Executive compensation increased at Wellmont, decreased at MSHA - WKRN News 2

Executive compensation increased at Wellmont, decreased at MSHA according to tax returns

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KINGSPORT, TN (WJHL) - They're tasked with running $700 million to $1 billion health care systems and they're paid accordingly, but despite declining profits at Wellmont Health System top executives' overall compensation hasn't taken a hit.

As we reported Tuesday, Wellmont and Mountain States Health Alliance aren't making as much money when it comes to operating income, which limits how much they can spend on major projects.

Despite those dropping profits, a Community Watchdog review of the two health systems' last two tax returns revealed executives at Wellmont continue to be rewarded and they say for good reason.

"It's very much earned and then some," Wellmont CEO and President Denny DeNarvaez said. "We're not apologetic about that quite frankly."

At both organizations, executives' base salaries, all of which are in the six-figure range, are meant to be competitive. After all, as DeNarvaez says, their jobs are just as important as the doctors who work for them. She says competitive salaries help recruit and keep good leaders; people who often could make more money at a private company.

In addition to their base pay, those executives also get incentive pay if they meet certain goals. Wellmont, like its counterpart, is coming off a tough budget year. This fiscal year the organization closed a hospital in Lee County and previously eliminated dozens of positions. However, a review of the not for profit's last two tax returns revealed overall, its top executives took home more compensation last fiscal year than they did the year before.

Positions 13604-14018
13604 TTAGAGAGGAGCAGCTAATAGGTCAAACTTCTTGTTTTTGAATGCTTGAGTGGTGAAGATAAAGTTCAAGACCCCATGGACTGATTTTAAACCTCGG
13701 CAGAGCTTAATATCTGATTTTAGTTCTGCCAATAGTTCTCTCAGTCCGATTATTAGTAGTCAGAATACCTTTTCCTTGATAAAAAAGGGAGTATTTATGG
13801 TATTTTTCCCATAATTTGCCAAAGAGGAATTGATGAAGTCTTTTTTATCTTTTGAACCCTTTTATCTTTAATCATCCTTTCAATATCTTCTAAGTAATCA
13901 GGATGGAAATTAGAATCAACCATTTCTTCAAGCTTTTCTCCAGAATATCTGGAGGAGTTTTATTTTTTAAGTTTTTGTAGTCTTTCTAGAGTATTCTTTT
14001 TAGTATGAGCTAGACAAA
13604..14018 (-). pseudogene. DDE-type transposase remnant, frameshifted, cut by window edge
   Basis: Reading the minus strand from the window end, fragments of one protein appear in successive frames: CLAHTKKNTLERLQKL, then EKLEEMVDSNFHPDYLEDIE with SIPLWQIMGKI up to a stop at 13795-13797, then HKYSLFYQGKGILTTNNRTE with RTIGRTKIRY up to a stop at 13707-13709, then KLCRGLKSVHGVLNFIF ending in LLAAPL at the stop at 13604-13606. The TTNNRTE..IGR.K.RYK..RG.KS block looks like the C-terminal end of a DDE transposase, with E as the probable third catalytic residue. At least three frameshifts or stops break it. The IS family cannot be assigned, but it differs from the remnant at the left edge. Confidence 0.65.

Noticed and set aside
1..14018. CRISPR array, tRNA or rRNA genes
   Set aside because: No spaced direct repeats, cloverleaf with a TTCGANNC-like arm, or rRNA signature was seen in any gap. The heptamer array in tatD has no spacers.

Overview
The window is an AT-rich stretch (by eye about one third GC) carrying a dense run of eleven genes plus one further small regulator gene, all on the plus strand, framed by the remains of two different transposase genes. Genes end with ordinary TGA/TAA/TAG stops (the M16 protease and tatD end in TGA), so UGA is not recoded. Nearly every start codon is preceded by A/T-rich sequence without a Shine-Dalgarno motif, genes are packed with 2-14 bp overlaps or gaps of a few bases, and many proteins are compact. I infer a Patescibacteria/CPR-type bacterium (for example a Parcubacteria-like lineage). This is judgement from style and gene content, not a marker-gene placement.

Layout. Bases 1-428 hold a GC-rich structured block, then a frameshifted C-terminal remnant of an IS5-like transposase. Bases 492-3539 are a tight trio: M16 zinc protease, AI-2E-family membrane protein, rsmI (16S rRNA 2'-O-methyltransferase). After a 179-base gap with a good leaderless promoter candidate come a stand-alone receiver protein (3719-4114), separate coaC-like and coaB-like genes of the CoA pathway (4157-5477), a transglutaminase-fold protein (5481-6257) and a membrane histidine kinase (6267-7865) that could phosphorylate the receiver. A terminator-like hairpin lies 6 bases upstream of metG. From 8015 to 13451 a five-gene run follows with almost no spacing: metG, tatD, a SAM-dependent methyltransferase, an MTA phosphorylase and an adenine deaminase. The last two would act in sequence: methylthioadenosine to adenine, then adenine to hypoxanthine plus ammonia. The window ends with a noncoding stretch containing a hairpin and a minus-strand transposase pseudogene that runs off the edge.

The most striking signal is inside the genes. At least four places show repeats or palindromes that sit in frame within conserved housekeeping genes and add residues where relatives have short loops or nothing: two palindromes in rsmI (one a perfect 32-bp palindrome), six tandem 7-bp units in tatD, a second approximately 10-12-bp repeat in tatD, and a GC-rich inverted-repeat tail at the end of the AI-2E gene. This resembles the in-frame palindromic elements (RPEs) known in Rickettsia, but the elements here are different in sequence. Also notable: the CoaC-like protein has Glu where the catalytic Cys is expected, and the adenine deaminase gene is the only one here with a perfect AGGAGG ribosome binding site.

DeNarvaez alone collected an extra $90,000 in compensation, bringing her total compensation above the $1 million mark. DeNarvaez, just like every other Wellmont executive, is eligible for what's called at risk pay, which is basically a bonus awarded to leaders if the organization meets its financial, safety and patient satisfaction goals. Clearly, the fiscal year that ended in June 2013 was a successful one when it comes to meeting the organization's goals.

Wellmont Health System:

Job Title
FY 2012
FY 2013
Chief Information Off
Sr VP Finance
VP Marketing
Pres. HVMC
SR VP Business Dev
"I don't expect to ever not make any of that at risk compensation," DeNarvaez said. "As you can imagine, if you take that to the extreme, if you had several years where you were not making any of your goals and any of your at risk compensation I doubt very much that you'd continue to be the CEO. I don't think our board would be highly excited about me not making my goals. They've set the goals as an incentive to perform, so the better we perform on them they're happy if we can take home all of what we can take home in incentive compensation. Year by year by year my compensation changes based upon whether we meet our goals or not and I can't even tell you what 2013 and 2014 will be depending on if we meet our goals."

As for the other employees on the list, Wellmont says many have accepted additional job duties, been promoted or hit specific compensation markers outlined in their contracts. The organization's leaders say offering incentive pay holds executives accountable for the system's performance.